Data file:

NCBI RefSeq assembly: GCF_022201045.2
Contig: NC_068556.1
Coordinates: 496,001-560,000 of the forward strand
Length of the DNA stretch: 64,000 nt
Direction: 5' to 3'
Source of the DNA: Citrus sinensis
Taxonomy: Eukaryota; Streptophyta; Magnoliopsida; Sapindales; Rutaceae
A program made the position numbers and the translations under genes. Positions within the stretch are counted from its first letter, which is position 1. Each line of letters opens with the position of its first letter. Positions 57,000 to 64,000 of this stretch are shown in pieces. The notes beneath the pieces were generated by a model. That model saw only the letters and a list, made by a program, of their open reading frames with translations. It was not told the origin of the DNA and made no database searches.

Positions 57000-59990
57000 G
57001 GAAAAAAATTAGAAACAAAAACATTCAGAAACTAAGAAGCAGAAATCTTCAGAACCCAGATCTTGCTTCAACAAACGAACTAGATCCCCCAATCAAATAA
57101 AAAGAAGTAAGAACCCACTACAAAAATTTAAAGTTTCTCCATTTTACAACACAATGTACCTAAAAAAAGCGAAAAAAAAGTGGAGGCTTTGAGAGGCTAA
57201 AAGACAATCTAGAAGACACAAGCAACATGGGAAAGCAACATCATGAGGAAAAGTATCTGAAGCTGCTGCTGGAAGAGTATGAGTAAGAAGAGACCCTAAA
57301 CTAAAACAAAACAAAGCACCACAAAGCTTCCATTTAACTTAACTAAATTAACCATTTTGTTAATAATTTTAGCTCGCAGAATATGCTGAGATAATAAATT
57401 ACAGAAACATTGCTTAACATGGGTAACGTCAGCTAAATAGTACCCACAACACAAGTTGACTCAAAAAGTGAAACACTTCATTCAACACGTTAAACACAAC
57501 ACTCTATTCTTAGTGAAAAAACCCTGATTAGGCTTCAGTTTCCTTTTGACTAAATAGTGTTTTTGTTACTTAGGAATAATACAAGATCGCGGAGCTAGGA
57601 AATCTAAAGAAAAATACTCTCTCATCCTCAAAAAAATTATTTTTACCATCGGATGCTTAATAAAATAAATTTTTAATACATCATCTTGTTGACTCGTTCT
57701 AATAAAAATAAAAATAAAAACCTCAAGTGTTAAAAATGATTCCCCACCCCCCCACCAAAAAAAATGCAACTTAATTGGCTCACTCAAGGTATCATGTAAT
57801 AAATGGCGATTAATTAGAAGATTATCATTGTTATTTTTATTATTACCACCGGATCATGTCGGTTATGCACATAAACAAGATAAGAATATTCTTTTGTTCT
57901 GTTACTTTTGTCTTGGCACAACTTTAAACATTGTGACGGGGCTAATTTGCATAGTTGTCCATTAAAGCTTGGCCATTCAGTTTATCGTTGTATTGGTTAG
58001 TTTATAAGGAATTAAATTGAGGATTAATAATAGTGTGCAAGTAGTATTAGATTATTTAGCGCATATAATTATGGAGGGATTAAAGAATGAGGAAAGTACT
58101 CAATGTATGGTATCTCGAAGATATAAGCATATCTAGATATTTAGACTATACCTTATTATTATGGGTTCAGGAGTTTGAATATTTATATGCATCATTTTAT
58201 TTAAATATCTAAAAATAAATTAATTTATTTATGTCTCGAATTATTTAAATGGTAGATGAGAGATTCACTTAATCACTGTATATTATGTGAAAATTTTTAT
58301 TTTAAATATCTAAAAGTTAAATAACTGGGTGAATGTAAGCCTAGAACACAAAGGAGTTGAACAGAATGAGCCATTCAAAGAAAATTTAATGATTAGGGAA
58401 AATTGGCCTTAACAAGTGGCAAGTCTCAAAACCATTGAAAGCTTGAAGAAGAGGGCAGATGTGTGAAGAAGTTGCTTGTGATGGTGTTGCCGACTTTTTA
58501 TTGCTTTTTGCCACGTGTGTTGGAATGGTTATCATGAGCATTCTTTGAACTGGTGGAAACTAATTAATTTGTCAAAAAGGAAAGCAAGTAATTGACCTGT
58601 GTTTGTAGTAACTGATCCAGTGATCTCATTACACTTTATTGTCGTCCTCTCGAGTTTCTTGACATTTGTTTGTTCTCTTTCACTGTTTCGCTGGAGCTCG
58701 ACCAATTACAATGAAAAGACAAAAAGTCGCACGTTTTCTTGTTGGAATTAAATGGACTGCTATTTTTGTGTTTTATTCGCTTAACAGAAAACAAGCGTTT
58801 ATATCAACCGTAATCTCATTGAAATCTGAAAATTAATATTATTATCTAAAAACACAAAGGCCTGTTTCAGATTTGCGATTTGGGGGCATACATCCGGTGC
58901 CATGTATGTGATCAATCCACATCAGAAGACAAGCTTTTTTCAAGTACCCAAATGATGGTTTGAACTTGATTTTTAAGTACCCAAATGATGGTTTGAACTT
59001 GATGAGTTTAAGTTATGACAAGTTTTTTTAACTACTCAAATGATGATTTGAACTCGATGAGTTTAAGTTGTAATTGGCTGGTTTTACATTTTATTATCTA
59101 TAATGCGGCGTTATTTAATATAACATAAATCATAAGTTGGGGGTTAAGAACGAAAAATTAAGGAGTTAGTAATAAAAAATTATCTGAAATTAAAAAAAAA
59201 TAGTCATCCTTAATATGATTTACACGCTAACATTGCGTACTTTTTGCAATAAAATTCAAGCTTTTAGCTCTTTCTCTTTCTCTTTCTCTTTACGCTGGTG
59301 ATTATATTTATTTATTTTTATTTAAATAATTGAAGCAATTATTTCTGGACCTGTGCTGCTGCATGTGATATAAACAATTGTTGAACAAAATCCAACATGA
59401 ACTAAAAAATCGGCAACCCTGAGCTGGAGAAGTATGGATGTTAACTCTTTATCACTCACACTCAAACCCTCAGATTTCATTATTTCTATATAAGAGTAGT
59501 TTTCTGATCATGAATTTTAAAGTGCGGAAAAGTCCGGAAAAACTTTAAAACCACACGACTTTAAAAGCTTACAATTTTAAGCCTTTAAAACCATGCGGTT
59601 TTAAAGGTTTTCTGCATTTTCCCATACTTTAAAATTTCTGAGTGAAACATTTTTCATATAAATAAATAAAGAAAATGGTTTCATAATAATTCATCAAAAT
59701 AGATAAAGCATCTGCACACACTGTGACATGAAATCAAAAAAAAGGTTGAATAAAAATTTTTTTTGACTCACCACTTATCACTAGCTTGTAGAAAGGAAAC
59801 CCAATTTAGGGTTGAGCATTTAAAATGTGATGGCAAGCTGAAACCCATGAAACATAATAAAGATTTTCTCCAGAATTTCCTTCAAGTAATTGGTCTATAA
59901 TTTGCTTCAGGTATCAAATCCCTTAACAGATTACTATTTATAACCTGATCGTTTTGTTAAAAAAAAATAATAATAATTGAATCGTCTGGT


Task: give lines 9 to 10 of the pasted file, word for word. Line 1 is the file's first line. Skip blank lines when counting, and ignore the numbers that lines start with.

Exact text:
Positions 57000-59990
57000 G